Some of the harshest selling has been focused on high-growth stocks whose earnings will look less attractive in a rising-rate environment. Fund managers surveyed by Bank of America's research team in recent weeks found that many cut their exposure to tech, pushing allocations to the sector to their lowest point since 2008.

That played out further Tuesday. Shares of tech and communication services stocks fell 2.1% and 1.7%, respectively. Meta Platforms, Facebook's parent, fell more than 4%. Netflix and Alphabet fell over 2%.

"We're experiencing a withdrawal of liquidity, and that's really spooking the market," said Jack Janasiewicz, a portfolio manager and lead portfolio strategist at Natixis Investment Managers Solutions.

The Cboe Volatility Index—Wall Street's so-called fear gauge, also known as the VIX—ticked up to 22.90, its highest level in a month. "The uncertainty around the timing and pace of the [Fed's] action will likely keep markets on edge for the first half of the year," Ross Mayfield, an investment strategy analyst at Baird Private Wealth Management, wrote in a note Tuesday.

He added market turbulence has been most acute across growth stocks, which have had their worst start to a year relative to value stocks since 1995.

The latest quarterly earnings season hasn't helped. Several financial companies have reported results showing profits have begun to ebb following a year in which many benefited from the tumultuous pandemic economy. Goldman Sachs was the latest to report Tuesday, showing a decline in fourth-quarter profits, sending shares down 7% and acting as a major drag on the price-weighted Dow.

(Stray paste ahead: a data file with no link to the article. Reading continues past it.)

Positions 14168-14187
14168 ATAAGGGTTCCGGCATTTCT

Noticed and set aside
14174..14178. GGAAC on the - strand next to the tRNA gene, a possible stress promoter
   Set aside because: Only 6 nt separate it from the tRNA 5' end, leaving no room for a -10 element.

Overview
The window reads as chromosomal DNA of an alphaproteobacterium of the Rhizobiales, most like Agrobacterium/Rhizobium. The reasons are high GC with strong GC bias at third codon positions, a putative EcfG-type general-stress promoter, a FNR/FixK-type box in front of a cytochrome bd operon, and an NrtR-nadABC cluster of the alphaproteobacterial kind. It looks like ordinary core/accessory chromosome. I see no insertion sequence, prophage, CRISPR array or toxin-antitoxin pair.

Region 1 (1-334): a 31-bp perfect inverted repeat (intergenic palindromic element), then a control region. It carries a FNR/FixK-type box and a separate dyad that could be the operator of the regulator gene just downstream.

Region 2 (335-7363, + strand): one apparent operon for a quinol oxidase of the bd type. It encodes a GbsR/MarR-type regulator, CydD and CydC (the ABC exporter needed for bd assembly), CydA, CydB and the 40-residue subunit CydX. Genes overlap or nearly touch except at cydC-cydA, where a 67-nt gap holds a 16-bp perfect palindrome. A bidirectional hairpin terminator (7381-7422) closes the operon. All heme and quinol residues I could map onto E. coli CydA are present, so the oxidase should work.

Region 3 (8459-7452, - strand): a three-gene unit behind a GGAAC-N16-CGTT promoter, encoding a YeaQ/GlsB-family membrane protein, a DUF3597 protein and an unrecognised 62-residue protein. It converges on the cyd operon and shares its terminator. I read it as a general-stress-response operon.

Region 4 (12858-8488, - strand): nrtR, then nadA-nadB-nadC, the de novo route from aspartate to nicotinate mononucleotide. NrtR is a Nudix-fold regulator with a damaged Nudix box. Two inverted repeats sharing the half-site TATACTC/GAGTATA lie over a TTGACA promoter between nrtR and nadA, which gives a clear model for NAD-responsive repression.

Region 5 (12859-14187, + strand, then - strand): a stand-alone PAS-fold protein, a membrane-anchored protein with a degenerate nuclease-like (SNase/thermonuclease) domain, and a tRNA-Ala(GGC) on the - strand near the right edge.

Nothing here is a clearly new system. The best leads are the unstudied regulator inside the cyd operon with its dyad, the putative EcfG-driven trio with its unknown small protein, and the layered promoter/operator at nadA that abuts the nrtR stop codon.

Financial stocks broadly followed. Online brokerage Charles Schwab fell 3.6% after the company reported fourth-quarter profits that rose but came in below analysts' estimates. Analysts said a runup in stocks across the sector in recent weeks likely contributed to shares of Schwab and others taking substantial hits after releasing earnings.

Meanwhile, shares of Activision Blizzard jumped nearly 26% after Microsoft agreed to buy the videogame heavyweight, which has been roiled by claims of workplace misconduct. Microsoft shares dipped 2.4%. Other game stocks rose, including Electronic Arts, which added 2.7%.

Oil prices rose as geopolitical tensions in the Middle East added to worries about tight supply, sending shares of energy companies up 0.1%, the only S&P 500 sector in positive territory Tuesday. Futures for West Texas Intermediate, the main grade of US crude, rose 1.9% to $85.43 a barrel, their highest closing level since October 2014.

Oil prices have been generally moving higher as the latest surge of Covid-19 cases failed to dent demand for the commodity. The Organization of the Petroleum Exporting Countries raised its demand estimate by 260,000 barrels a day for the fourth quarter of 2021, reflecting the stronger-than-expected consumption. That has helped push energy stocks up 15% over the first weeks of the year, while most other sectors of the S&P 500 are in the red.

is a reporter and data journalist with Morningstar. Tweet him @lewjackk or get in touch via email